A simple staple in many cuisines and recipes, onions can be a satisfying plant to grow in the garden. While it is easy to buy them at the grocery store, fresh onions are unique in flavor and intensity.
I like to grow onions from sets, which are basically small, dried onion bulbs. Sets can be purchased in bags or by the pound from your local garden or hardware store. Try to select sets that are smaller than 3/4 inch to help prevent the plants from bolting too early.
Often you may find a few varieties of white or purple onions. Grab some of each and test out what grows or tastes better for you.
Onions are one of the first vegetables that can be planted in the spring. The best time to plant them is about two-four weeks before the last hard frost, or late April to early May. It is best practice to rotate the vegetable families in your beds each year, so try to plant all alliums in a different location than you did the year before.
Cabbage, beets, strawberries and lettuce are good companion plants for onions, as the strong onion scent will help deter pests, while planting with peas and beans should be avoided. Onions can be planted individually throughout the garden or planted in a group. If space is an issue, consider interplanting with dill or other herbs that won’t compete for light and room.
Onions need to be grown in full sun in nutrient-rich soil with good drainage. The pH of the soil should be between 6.2 and 6.8. You can check the pH of your soil with an over-the-counter kit or send your soil sample to the University of Vermont Agricultural and Environmental Testing Lab.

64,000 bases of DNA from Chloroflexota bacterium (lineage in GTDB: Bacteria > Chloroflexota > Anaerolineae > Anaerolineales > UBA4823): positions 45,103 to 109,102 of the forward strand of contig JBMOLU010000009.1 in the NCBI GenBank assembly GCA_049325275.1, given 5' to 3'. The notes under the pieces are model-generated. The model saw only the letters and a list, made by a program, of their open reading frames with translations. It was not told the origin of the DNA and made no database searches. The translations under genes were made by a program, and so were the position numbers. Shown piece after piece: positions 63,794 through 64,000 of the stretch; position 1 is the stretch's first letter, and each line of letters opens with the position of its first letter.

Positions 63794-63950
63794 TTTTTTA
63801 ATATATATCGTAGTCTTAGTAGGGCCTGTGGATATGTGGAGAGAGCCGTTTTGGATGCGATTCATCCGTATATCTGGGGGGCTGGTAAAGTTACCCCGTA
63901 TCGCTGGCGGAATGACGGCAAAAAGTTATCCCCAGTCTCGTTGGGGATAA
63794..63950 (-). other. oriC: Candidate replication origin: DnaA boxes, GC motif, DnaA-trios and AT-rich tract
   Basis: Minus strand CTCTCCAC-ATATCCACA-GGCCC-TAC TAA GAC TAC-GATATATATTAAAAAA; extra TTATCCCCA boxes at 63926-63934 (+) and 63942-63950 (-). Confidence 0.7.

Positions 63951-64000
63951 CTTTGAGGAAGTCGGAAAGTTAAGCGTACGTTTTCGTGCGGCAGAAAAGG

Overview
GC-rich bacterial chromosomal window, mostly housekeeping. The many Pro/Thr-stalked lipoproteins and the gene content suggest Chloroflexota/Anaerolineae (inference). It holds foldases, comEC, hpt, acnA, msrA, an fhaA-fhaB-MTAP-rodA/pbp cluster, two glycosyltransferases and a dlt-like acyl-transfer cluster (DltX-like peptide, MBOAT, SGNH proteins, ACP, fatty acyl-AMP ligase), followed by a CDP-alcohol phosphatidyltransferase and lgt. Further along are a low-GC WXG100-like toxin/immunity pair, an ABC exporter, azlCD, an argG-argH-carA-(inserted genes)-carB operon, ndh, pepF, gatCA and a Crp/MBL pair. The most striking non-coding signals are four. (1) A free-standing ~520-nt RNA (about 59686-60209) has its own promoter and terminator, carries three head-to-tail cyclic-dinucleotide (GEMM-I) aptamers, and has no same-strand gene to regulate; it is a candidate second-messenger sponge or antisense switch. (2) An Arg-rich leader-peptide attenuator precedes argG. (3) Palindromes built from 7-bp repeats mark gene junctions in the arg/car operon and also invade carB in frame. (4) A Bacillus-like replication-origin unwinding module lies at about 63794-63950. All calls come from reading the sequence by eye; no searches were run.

Plant onion sets 1-inch deep. Depending on the expected size of the onion variety, plant the sets approximately 2 to 4 inches apart.
Onions are sensitive to drought and need consistent, moist soil throughout the growing season. To check soil moisture, place your finger in the soil, about one inch deep. If the soil is damp, watering is not required. If the soil is dry or dusty, it is time to water.
As the onions grow, the bulbs will begin to emerge from the soil. This is normal and does not require any intervention. Onions are ready to harvest when the tops begin to fall over.
When harvesting, keep the green leaves intact while gently pulling up the bulbs. Dry the onions in a warm, shaded place with plenty of airflow for a couple of weeks until the leaves and roots are dry. After curing outdoors, onions can be stored indoors in a cool, dry place with good air circulation.
Enjoy your homegrown onions in stir fries, soups, curries, main dishes, side dishes, pickled, battered, fried and more.
Bonnie Kirn Donahue is a University of Vermont extension master gardener and landscape designer from central Vermont.